women's business

women's business

 

 

 

hidden :: 1

hidden :: 1

 

 

 

hidden :: 2

hidden :: 2

 

 

 

purple haze

purple haze

 

 

 

Mehndi swirls

Mehndi swirls

 

 

 

red heads

red heads

 

 

 

 

 

Part 4: Thirsty, hungry?

I loved the chai makers, boiling up big vats of sweet milky tea every afternoon. The wafts of freshly made chapati and biscuits drifting through the lanes. And the piles of fresh fruit and veg stacked high on old wooden carts. Not sure about the butchers with their great hunks of raw meat dangling everywhere though, something the poor old goats wandering around must find most off-putting.

 

chai

chai

 

 

 

tea and coffee

tea and coffee

 

 

 

short black and a biscuit

short black and a biscuit

 

 

 

meet me 4 tea at 3

meet me 4 tea at 3

 

 

 

cooking chapati

cooking chapati

 

 

 

fresh and dried

fresh and dried

 

 

 

before and after

before and after

 

 

 

to the chicken shop

to the chicken shop

 

 

 

Part 4: The neighbourhood’s future

For all the shrines and hoo-ha, Niz West is a poor, underpriviledged area and day one, I watched where I walked, more concerned about stepping on crap or exposed electricity wires than anything else. By day three, I was able to look up and out, and enjoy the little bits of hope that tear around the alleys, kicking up dust but enlivening the place no end – the kids of Niz West. Many of them are getting an education and maybe just maybe their futures will be bright.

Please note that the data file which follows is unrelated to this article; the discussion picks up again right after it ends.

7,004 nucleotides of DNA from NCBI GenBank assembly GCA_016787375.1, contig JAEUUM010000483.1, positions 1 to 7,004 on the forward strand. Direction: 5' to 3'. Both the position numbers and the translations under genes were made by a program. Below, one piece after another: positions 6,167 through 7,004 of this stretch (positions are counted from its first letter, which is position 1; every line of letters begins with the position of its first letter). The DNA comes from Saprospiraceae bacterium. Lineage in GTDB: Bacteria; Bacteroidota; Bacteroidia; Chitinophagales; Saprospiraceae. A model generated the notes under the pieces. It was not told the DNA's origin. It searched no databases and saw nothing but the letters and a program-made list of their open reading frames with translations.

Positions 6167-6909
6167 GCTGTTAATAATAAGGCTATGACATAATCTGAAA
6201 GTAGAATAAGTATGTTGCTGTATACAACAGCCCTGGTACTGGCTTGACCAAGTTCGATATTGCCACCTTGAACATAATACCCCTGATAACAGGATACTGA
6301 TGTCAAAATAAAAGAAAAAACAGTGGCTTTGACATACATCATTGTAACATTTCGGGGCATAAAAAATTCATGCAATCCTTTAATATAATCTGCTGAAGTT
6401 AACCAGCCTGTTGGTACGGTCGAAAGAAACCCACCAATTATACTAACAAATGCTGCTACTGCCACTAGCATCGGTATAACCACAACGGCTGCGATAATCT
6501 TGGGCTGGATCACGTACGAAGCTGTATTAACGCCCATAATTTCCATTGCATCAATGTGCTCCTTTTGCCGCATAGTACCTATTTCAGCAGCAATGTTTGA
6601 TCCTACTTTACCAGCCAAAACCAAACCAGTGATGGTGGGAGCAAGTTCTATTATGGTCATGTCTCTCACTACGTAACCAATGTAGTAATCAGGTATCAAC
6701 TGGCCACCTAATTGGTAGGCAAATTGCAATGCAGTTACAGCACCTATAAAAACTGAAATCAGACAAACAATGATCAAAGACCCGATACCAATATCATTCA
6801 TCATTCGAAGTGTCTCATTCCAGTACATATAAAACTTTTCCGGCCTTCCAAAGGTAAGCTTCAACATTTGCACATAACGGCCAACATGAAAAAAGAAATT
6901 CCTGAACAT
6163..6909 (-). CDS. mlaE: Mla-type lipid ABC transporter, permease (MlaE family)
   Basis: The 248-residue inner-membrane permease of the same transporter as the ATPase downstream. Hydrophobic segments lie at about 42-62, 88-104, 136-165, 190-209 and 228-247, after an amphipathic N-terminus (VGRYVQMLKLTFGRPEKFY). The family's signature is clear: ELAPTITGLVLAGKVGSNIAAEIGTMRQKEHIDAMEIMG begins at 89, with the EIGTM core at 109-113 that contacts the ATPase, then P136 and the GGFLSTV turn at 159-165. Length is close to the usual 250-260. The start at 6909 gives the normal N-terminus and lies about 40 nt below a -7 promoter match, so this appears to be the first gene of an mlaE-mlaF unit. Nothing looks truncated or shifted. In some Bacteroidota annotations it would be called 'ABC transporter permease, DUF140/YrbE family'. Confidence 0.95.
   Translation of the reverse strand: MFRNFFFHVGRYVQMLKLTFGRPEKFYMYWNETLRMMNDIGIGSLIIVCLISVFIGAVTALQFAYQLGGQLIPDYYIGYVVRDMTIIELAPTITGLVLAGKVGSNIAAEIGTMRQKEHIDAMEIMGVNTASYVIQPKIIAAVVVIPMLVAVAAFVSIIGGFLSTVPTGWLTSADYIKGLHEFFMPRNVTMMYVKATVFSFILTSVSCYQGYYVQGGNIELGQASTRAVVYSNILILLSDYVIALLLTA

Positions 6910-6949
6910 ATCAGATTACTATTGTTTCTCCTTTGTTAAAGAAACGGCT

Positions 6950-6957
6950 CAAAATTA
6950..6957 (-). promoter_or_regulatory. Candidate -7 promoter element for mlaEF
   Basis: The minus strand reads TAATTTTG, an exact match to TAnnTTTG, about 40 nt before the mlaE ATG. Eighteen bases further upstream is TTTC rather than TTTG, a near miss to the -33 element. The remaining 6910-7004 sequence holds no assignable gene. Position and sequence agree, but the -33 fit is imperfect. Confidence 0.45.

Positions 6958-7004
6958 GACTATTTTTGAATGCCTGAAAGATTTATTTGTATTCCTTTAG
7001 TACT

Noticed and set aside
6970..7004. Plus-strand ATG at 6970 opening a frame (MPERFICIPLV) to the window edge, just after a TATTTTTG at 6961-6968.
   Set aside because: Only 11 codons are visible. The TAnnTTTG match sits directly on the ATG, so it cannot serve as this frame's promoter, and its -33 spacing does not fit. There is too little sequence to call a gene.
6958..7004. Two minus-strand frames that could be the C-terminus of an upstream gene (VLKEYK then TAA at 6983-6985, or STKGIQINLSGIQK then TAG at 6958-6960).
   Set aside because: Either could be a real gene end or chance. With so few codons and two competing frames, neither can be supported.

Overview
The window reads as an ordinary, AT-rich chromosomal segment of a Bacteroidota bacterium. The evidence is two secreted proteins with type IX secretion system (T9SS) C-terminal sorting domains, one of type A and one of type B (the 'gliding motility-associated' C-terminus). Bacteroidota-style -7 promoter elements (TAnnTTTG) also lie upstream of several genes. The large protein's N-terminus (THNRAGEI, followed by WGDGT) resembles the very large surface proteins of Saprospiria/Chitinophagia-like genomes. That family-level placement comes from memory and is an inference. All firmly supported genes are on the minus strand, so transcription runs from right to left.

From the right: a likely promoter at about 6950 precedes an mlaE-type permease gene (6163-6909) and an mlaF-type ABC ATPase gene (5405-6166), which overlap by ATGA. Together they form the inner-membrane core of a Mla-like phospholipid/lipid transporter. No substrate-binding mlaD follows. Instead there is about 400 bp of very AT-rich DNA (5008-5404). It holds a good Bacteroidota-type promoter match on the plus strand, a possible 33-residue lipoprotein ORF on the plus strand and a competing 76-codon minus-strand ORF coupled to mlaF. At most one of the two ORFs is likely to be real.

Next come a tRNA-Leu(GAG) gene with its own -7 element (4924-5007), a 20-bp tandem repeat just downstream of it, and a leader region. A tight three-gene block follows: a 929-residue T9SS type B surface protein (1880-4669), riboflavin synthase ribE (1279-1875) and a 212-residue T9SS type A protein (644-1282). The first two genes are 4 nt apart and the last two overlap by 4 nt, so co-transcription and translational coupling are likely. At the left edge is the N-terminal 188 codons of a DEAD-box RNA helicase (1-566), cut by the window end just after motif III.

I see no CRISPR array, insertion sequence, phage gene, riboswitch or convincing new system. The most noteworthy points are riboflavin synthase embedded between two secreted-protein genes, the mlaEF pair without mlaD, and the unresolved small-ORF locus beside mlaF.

the Niz West crew

the Niz West crew

 

 

 

a smile to light the heavens

a smile to light the heavens

 

 

 

petal

petal

 

 

 

she could break the cycle

she could break the cycle

 

 

 

Abdul and his furry friend

Abdul and his furry friend

 

 

 

hope

hope

 

 

 

The Wrap

Every day I visited the neighbourhood was hard going. At least an hour in heaving traffic just to get there. Keeping your wits about you all the time to avoid going under the wheel of those pesky motor-bikes that slam through the ancient galis. Feeling constantly scrutinised by every single person around you. And knowing all of this was nothing in comparison to how tough the lives of those living in Niz West must be.

But. As the days passed I noticed the smell of urine less and the scent of rose more. I started to see beyond the squalor and appreciate the little bits of beauty. And the kids, thank god for the kids. “Missee, you take my picture!” they’d all call, beaming and jostling for a place in front of my camera. I may never go back to Nizamuddin West but I can honestly say I’m glad I went.

 

heaven and earth

heaven and earth

 

On the ‘home’ front

So we’re staying in an apartment in the same house as Coco’s dad, step-mum and younger half-brother. Cosy. But Coco is loving it and I’m getting time off from being a single parent; cooking, cleaning, child-minding and home-schooling are all being taken care of by the beautiful Indian staff here. A pleasant shock to the system I can tell you. The only downside is that Coco hasn’t seen much of Delhi so far. But this city is such hard work that I’m not sure that’s such a bad thing. She can always check out her mum’s blog if she’s curious. 

This suburb has been brought to you by Annabel Ritchie

See you next week.